Infrastructure and Urban Form
Cities are shaped by transportation infrastructure. Older cities were anchored by waterways. Nineteenth century cities followed the path of streetcars and subways. The 20th century city rebuilt itself around the car. The close connection between transportation and urban form is natural, since cities are defined by their density. Physical proximity and transportation investments serve the common cause of reducing the transportation costs for goods, people and ideas. The close connection between transportation and urban form suggests the need for spatial equilibrium models that embed a full set of equilibrium effects into any evaluation of transportation spending. Their connection implies that restrictions on land use will change, and often reduce, the value of investing in transportation infrastructure. Future transportation innovations, including autonomous vehicles and telecommuting, are likely to also change urban form, although cities often take decades to adapt to new forms of mobility.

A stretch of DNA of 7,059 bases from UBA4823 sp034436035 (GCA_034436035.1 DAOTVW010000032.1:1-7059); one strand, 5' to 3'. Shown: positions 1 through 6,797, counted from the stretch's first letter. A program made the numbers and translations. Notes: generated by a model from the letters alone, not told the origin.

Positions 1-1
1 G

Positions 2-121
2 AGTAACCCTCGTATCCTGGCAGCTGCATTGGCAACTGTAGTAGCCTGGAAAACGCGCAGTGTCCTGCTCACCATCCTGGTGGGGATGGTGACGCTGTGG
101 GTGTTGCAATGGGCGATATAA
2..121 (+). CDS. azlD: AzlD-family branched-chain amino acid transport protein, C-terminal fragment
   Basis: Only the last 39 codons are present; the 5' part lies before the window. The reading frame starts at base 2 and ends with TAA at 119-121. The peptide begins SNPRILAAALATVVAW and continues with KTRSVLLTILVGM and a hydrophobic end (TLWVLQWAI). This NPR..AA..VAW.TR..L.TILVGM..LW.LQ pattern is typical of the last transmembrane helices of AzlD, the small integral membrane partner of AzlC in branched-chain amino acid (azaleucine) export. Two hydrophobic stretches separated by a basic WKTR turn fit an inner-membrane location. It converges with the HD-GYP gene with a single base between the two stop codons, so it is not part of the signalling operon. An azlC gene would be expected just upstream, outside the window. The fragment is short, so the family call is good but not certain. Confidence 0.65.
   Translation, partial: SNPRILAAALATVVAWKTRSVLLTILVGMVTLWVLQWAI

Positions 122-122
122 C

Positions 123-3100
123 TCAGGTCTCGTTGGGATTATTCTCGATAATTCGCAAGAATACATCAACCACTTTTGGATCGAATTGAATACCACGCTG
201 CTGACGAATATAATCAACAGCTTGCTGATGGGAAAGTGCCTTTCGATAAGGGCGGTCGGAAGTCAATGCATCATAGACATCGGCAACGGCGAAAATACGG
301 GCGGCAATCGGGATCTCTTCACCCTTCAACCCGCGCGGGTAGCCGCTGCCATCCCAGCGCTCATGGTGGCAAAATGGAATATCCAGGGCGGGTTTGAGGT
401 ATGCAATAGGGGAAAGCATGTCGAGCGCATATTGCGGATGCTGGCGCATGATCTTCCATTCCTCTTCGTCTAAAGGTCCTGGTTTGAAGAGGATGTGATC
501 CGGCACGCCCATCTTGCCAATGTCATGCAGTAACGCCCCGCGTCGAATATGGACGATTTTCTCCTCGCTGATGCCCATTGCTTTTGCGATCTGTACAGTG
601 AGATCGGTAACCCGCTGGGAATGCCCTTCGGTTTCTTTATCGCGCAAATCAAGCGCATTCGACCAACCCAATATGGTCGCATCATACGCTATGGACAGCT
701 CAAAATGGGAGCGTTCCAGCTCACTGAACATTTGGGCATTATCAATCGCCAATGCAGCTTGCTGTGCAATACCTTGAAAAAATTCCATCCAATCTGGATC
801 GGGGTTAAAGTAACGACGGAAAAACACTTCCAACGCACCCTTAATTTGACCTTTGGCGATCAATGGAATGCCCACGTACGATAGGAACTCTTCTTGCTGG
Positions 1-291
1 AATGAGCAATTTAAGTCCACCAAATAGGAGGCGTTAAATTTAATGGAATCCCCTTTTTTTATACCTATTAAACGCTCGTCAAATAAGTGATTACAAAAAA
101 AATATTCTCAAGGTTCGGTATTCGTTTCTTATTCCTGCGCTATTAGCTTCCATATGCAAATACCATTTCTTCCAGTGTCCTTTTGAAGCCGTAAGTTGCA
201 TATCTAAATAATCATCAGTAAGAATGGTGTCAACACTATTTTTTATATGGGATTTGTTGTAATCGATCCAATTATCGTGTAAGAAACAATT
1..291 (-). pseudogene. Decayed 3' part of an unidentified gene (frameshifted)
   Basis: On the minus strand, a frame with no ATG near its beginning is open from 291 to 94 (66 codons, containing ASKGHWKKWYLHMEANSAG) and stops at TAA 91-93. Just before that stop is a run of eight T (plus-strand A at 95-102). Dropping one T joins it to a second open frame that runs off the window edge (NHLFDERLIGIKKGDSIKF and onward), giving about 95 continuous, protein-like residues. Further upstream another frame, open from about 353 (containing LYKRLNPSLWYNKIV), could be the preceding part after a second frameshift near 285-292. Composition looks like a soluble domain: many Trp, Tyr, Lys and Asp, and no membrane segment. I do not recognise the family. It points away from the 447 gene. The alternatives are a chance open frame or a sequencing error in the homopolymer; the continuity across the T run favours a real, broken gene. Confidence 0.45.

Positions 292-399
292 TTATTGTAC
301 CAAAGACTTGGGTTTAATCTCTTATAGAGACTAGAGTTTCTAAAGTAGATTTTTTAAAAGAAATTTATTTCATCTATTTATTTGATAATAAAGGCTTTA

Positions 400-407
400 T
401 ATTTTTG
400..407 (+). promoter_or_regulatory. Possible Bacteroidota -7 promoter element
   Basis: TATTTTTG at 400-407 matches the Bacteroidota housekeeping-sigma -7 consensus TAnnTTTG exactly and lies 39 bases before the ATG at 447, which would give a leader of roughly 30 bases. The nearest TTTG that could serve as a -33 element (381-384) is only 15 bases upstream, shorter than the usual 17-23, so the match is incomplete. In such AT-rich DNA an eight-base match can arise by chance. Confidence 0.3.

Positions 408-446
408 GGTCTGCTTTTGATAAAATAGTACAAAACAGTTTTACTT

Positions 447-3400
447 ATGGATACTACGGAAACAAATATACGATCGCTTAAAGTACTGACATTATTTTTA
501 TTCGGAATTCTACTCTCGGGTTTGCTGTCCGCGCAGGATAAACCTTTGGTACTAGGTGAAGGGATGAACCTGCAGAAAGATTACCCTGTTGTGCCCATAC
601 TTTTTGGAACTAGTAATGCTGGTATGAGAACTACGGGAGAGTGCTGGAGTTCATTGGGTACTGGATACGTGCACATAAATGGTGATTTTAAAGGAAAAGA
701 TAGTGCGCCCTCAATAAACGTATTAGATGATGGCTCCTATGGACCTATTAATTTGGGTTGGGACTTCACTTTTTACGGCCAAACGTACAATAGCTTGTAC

I am grateful to Margaret Brissenden and Eliza Glaeser for editorial assistance. Greg Ingram provided excellent comments. The views expressed herein are those of the author and do not necessarily reflect the views of the National Bureau of Economic Research.